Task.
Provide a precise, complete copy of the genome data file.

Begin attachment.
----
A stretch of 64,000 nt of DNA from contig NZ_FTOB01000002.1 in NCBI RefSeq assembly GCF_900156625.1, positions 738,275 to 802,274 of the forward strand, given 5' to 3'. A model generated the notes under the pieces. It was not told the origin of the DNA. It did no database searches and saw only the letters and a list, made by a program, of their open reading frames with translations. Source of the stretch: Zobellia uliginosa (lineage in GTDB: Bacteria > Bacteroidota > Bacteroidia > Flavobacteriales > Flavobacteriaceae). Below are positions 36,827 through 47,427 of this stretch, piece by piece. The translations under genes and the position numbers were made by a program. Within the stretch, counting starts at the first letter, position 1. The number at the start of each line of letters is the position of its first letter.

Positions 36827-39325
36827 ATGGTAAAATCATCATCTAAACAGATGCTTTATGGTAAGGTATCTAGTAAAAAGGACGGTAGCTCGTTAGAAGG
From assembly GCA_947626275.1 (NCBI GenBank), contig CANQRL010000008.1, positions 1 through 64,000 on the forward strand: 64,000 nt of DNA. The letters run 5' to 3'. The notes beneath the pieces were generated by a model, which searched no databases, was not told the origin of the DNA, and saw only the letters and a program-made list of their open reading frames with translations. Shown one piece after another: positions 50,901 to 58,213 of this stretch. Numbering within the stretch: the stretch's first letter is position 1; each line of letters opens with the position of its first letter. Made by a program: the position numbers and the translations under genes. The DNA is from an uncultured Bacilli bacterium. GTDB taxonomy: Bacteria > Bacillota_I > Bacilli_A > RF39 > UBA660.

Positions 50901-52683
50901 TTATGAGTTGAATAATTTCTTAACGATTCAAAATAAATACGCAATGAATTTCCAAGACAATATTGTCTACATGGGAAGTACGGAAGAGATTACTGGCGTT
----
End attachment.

A stretch of 64,000 nt of DNA from contig NZ_FTOB01000002.1 in NCBI RefSeq assembly GCF_900156625.1, positions 738,275 to 802,274 of the forward strand, given 5' to 3'. A model generated the notes under the pieces. It was not told the origin of the DNA. It did no database searches and saw only the letters and a list, made by a program, of their open reading frames with translations. Source of the stretch: Zobellia uliginosa (lineage in GTDB: Bacteria > Bacteroidota > Bacteroidia > Flavobacteriales > Flavobacteriaceae). Below are positions 36,827 through 47,427 of this stretch, piece by piece. The translations under genes and the position numbers were made by a program. Within the stretch, counting starts at the first letter, position 1. The number at the start of each line of letters is the position of its first letter.

Positions 36827-39325
36827 ATGGTAAAATCATCATCTAAACAGATGCTTTATGGTAAGGTATCTAGTAAAAAGGACGGTAGCTCGTTAGAAGG
From assembly GCA_947626275.1 (NCBI GenBank), contig CANQRL010000008.1, positions 1 through 64,000 on the forward strand: 64,000 nt of DNA. The letters run 5' to 3'. The notes beneath the pieces were generated by a model, which searched no databases, was not told the origin of the DNA, and saw only the letters and a program-made list of their open reading frames with translations. Shown one piece after another: positions 50,901 to 58,213 of this stretch. Numbering within the stretch: the stretch's first letter is position 1; each line of letters opens with the position of its first letter. Made by a program: the position numbers and the translations under genes. The DNA is from an uncultured Bacilli bacterium. GTDB taxonomy: Bacteria > Bacillota_I > Bacilli_A > RF39 > UBA660.

Positions 50901-52683
50901 TTATGAGTTGAATAATTTCTTAACGATTCAAAATAAATACGCAATGAATTTCCAAGACAATATTGTCTACATGGGAAGTACGGAAGAGATTACTGGCGTT